Sunday, June 5, 2011

A Tale of Two Ramens

Adjacent to the 99 Cent Store at the bleak intersection of Western and 182nd St in the working class town of Gardena, California is quite possibly the best darn Japanese noodle soup this side of the Pacific. Don’t let the unoriginal name or overly simplistic menu scare you. One slurp of the broth and bite of chewy noodles and it is clear than Gardena Ramen is anything but ordinary.

Beneath the glare of fluorescent lighting, handwritten menus taped to the wall declare the two choices in Japanese and English- shoyu and miso. Stick with the shoyu. The broth is nuanced and complex without the showy additions of so many new guard ramen establishments. All the better that the toppings- thinly sliced pork, bamboo shoots, boiled sliced egg, green onions- are just enough to add color with a bit of texture and flavor, but not so much as to interfere with the real stars of the bowl: noodles and broth.

If you are lucky there might be three or four other diners spaced out widely between Formica tables, silently slurping at bowls, and that’s during the dinner rush. But the silence is no matter, the better to enjoy the purity of near perfection that Gardena Ramen turns out day after day. No glamour, just great ramen.

Across the country a new wave of ramen is popping up in New York City. Not breaking with tradition but perhaps testing the boundaries, Ippudo, just three blocks south of Union Square, is garnering attention from the press, and crowds, for innovating with the classic while remaining true to the vital components of noodles and broth.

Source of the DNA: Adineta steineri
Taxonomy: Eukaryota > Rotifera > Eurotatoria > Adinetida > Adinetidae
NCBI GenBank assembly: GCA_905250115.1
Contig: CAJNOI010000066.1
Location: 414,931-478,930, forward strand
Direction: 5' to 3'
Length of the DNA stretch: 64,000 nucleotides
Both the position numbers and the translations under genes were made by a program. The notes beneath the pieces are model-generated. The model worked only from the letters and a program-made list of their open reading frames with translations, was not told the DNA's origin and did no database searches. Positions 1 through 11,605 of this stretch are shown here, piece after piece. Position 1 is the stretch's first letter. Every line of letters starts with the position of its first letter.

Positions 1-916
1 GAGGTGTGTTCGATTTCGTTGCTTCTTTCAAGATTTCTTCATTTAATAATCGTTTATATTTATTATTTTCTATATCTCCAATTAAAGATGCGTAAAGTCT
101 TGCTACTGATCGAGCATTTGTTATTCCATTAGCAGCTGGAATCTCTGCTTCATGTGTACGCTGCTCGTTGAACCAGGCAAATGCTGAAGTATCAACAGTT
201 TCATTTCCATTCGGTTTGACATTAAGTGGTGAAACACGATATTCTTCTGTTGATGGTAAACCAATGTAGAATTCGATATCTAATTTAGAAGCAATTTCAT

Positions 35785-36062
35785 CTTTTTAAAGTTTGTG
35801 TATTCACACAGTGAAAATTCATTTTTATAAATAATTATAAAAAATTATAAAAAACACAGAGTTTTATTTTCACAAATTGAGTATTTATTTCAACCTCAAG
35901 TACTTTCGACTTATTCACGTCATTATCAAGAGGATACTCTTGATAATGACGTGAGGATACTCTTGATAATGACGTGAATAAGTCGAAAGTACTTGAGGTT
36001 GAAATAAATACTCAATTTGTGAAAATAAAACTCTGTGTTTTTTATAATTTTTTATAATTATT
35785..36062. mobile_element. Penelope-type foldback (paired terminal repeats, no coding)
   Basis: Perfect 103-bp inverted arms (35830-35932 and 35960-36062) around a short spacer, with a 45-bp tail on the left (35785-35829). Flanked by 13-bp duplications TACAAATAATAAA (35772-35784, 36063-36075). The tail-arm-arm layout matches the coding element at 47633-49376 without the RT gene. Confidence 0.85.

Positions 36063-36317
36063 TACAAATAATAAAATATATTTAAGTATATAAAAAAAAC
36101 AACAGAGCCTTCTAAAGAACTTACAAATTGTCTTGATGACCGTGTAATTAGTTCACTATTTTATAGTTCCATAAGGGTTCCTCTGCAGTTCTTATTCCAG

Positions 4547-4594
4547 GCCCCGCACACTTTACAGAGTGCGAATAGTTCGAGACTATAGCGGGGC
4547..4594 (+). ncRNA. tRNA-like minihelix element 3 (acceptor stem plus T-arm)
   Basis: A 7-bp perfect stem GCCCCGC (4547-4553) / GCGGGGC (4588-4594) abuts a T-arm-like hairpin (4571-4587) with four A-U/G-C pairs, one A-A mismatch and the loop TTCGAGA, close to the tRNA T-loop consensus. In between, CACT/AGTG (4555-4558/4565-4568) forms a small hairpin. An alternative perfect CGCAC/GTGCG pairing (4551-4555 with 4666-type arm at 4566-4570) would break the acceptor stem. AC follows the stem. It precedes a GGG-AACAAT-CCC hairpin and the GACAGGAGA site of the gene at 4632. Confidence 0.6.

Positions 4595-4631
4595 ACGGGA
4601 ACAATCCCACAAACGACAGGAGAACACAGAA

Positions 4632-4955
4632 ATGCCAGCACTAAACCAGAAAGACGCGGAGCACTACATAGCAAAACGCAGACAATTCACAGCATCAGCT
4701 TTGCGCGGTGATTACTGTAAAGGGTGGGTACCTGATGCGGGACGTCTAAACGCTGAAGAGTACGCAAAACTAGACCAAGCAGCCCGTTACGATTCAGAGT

Clearly something about this nouvelle ramen is appealing to the locals- lines snake out the door when most restaurants are running early bird specials- the young and hip eagerly wait to rub elbows at one of the four dozen or so seats that pack the small, sleekly decorated room. On a recent night, the name of my chosen ramen, “Akamaru Modern”, was a hint that this was no ordinary Japanese noodle soup. Ippudo does a twist on classic Tonkotsu noodle soup while adding to it a special house blend miso paste, pork, cabbage, scallions, kikurage (a Japanese mushroom), and garlic oil. I opted for the addition of a seasoned salt boiled egg and was not disappointed.

What Ippudo lacks in the sense of discovery I might get from stumbling upon a strip mall treasure in Southern Los Angeles, it makes up for in the bowl. Flavors are surprising and bolder than the classics I have been filling my belly with in California, but the essence it still the same: chewy noodles and rich, complex pork broth. If Gardena Ramen is making noodles and broth the way of the Japanese grandmother you wish you had, then Ippudo is the brazen child, learning from tradition but striking out on its own to forge new paths. There is a place for both styles of ramen, and just as I will gladly follow to the path of the new, there’s no place like home especially when that home is Gardena Ramen.

Gardena Ramen, 1840 West 182nd Street, Torrance, CA 90504-4402

Ippudo, 65 4th Ave, New York, NY 10003

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